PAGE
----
Liberals tend to support paternalism for children, but not for adults. Family life again provides

15 REEVES AND HALIKIAS CENTER ON CHILDREN AND FAMILIES AT BROOKINGS the most important example. As scholars like Isabel Sawhill, Brink Lindsey, and Andrew Cherlin have shown, family instability damages children’s prospects, in large part by weakening human capital development.33 The growing class gap in family stability—“Diverging Destinies” in Sara McLanahan’s phrase—therefore reinforces the intergenerational transmission of inequality.34

Of course parents raise children, not , as Bill Clinton reminded us long ago. But when families struggle or fail, there is a strong case for public policy to step in, through programs such as home visiting or pre-K education, or even the provision of residential educational settings for the most disadvantaged.

The main message here for liberals is that freedom of choice as an adult is correctly constrained by the responsibilities of parenthood, including the commitment to raise our children in a stable environment, since this is what will provide those children with the character strengths necessary for them to lead autonomous, self-directed lives. In this regard at least, “” are quintessentially liberal ones. Most parents with higher levels of education seem to have taken these messages to heart, remaining strongly committed to marriage and family stability, even as they express liberal views on same-sex marriage and drug legalization.35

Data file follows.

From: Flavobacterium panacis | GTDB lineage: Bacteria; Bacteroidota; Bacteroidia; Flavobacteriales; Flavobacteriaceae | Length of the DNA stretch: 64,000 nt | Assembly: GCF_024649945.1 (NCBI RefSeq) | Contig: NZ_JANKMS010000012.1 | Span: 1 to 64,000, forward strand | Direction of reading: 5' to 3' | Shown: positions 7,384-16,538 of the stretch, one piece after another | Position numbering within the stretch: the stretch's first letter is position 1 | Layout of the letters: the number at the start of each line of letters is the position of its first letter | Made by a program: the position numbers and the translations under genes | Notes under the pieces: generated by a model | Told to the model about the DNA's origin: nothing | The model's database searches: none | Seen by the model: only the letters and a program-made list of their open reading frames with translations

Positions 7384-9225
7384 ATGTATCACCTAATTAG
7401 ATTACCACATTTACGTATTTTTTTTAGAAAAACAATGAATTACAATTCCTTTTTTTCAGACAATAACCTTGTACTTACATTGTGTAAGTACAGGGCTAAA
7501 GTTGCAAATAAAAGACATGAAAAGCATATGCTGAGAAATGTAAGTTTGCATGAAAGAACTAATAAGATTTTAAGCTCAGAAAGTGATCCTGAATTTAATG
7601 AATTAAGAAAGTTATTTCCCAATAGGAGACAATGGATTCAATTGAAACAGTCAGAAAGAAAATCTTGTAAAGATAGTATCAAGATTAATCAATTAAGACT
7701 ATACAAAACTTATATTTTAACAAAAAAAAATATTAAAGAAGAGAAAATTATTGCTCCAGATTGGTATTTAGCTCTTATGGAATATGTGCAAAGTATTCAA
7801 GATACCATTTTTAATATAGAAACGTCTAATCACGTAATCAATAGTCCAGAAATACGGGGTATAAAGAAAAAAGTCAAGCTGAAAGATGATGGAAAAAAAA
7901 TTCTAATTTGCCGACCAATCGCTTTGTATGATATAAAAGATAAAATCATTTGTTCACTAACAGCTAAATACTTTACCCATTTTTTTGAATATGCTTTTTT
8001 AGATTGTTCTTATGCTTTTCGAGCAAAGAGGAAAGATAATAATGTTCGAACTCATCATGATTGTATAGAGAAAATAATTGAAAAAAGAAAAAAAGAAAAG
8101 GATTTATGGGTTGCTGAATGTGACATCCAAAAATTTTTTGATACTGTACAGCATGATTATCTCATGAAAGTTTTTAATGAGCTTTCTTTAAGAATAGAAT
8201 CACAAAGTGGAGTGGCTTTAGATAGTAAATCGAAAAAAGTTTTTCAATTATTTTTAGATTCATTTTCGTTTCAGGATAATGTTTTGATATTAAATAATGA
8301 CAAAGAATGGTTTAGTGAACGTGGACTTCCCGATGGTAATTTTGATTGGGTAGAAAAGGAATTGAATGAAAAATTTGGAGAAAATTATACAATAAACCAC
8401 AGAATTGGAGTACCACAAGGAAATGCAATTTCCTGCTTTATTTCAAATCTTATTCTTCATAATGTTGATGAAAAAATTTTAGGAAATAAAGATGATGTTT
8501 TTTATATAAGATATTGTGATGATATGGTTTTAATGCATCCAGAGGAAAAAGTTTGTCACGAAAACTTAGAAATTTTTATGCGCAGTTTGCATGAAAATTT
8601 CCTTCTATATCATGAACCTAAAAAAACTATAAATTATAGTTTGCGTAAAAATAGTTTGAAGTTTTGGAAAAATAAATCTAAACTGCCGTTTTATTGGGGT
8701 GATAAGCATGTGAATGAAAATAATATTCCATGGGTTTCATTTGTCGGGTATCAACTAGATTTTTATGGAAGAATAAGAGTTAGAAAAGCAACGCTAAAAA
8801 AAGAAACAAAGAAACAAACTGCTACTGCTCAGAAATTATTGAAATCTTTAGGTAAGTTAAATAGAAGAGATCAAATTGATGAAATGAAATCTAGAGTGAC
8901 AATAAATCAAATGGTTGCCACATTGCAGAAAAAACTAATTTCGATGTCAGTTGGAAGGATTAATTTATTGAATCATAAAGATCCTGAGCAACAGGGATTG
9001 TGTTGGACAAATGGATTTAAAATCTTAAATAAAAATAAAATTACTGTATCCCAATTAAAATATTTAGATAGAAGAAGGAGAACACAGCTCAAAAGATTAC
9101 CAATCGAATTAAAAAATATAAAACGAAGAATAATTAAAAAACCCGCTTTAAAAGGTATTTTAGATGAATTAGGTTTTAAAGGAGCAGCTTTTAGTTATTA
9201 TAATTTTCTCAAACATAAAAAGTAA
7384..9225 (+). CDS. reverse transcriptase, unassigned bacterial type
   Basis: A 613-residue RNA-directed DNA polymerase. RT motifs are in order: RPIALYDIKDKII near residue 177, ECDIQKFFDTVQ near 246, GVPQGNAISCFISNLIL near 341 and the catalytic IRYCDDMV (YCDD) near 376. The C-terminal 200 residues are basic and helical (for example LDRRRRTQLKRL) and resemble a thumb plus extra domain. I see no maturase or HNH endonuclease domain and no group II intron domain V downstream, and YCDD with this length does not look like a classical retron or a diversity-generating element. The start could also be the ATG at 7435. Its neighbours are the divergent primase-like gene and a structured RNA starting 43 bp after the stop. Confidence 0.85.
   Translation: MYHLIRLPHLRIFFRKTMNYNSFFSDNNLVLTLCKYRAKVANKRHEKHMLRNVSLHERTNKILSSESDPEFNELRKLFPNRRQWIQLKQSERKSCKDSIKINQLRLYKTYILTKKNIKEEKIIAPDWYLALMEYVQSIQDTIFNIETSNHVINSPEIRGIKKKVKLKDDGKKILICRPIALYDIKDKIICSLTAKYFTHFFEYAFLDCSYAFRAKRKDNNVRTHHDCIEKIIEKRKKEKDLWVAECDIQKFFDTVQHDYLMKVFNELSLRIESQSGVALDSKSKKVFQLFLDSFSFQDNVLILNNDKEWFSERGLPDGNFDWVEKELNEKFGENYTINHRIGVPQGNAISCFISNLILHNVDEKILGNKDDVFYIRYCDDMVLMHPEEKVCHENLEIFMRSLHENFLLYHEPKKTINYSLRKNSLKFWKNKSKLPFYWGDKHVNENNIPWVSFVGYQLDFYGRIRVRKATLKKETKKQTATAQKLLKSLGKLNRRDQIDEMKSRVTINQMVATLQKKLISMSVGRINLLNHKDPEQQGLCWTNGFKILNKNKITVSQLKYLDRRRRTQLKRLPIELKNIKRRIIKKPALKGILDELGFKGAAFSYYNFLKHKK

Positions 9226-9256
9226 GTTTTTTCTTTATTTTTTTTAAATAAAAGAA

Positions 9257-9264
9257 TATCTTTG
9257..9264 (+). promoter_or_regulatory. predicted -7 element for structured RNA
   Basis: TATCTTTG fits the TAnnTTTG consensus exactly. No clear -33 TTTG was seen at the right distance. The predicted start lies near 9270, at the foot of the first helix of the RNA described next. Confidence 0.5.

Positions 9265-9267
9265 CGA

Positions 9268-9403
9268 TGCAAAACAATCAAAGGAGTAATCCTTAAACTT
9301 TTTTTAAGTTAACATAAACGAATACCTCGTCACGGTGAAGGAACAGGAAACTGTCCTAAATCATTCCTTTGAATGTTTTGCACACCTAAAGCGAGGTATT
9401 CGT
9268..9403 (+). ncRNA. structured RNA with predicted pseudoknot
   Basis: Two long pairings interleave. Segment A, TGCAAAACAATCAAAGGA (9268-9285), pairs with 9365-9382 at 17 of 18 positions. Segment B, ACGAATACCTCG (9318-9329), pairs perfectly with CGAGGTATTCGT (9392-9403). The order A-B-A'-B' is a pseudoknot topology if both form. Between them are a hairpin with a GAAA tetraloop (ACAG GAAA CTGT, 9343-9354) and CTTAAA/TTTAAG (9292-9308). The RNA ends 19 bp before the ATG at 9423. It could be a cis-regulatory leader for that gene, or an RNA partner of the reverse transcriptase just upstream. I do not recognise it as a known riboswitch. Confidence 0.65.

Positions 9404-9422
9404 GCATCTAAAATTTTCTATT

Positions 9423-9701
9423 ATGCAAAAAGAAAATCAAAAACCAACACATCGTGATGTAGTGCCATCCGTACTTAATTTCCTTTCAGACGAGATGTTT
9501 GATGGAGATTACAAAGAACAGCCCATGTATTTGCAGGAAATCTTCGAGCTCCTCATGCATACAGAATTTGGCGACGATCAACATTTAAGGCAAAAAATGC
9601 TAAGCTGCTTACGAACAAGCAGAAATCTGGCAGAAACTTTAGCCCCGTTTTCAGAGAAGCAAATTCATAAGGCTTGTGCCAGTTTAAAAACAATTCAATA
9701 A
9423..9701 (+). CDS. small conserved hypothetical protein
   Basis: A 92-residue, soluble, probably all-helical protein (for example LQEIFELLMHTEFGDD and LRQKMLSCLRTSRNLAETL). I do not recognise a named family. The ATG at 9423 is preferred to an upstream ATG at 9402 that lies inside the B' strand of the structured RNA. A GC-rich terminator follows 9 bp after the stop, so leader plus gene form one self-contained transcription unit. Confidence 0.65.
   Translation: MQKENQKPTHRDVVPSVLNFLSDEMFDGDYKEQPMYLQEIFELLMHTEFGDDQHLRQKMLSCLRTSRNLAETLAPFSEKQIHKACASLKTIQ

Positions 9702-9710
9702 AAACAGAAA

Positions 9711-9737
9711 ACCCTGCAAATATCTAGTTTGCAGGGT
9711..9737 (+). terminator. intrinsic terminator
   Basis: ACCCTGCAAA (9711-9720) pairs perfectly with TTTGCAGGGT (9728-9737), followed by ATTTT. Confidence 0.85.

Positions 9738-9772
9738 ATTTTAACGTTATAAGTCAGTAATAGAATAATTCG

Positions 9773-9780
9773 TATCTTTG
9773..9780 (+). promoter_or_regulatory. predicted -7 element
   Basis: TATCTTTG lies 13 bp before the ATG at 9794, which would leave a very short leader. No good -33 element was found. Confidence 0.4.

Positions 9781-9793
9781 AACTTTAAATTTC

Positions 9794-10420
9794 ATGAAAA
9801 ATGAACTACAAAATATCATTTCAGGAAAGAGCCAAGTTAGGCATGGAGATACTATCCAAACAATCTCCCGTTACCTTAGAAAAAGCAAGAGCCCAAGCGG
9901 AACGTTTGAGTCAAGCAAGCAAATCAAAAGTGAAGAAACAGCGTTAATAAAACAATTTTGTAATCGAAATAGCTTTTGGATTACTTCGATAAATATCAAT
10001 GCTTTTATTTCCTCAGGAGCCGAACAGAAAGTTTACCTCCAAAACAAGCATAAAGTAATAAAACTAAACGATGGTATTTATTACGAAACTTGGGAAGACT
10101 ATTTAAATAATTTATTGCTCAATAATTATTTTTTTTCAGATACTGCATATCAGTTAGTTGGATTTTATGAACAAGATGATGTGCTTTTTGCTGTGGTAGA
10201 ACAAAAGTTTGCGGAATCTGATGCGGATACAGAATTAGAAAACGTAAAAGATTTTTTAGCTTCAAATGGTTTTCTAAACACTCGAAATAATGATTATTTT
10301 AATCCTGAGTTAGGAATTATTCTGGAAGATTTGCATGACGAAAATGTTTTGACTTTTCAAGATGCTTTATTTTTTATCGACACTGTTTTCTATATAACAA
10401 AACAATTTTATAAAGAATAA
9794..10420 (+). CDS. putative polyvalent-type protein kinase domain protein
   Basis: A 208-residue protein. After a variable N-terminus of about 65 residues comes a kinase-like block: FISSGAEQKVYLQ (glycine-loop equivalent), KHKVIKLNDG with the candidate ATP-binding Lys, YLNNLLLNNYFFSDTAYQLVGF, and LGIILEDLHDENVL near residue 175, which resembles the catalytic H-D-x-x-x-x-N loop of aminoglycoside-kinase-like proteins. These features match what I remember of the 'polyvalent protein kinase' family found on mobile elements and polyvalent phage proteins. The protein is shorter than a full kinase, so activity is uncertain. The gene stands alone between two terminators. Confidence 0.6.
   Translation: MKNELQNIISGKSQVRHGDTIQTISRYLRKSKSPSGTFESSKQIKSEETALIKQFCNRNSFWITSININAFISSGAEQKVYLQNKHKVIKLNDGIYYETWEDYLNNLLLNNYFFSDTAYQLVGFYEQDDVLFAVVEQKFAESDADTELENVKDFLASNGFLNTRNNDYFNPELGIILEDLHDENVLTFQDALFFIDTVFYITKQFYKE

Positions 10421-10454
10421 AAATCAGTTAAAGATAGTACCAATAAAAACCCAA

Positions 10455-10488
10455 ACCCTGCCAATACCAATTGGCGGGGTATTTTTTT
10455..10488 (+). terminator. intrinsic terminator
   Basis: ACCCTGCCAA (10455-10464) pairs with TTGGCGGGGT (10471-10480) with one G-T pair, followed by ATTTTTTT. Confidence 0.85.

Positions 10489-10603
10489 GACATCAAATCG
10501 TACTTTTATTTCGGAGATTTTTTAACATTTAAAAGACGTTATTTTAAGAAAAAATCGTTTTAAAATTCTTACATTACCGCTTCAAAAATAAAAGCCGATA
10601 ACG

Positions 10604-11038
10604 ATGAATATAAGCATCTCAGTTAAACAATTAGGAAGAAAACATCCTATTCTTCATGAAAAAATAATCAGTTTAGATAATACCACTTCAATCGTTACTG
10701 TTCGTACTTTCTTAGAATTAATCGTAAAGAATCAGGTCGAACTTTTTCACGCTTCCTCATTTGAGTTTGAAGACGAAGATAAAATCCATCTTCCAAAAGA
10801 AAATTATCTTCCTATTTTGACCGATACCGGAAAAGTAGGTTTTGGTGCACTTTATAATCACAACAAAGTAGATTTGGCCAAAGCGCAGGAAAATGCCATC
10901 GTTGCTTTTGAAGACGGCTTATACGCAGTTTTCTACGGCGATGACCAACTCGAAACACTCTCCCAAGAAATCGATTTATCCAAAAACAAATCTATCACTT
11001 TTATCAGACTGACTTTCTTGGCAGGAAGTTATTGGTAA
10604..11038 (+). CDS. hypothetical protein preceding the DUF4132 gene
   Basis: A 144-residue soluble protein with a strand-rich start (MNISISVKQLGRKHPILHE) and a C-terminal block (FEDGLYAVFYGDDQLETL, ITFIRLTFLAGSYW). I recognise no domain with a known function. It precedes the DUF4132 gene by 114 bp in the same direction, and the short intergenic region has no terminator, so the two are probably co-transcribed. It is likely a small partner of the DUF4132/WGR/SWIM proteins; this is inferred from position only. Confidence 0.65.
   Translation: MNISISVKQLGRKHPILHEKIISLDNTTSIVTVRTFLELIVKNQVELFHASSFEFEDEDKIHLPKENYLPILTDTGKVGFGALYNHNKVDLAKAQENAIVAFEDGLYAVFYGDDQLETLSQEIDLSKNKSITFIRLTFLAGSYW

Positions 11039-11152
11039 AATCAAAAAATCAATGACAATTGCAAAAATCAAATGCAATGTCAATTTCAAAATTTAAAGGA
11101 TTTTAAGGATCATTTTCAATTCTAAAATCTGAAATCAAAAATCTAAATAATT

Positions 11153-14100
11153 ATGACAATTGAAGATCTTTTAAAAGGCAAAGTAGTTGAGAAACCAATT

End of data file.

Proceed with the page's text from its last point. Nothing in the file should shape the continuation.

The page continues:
In the liberal framework outlined in this paper, the institution of marriage supports parents in their choice to commit to raising their kids together. This “co-parenting contract” model of marriage may in part explain the rise in “gray divorce,” with rates doubling among the over 50s in the last 25 years. Couples may honor their commitment to raise their children together but then go their separate ways—less “until death us do part,” than “until our last high schooler departs.”36

Commitment is a key virtue underpinning successful relationships in all aspects of life. But a shared commitment to child-rearing is perhaps the most important. In liberal societies, where marriage is a choice, free increasingly even of economic necessity, commitment is a choice too. The liberal insistence on choice, and the conservative desire for commitment are not then necessarily in conflict. Chosen commitment is the goal.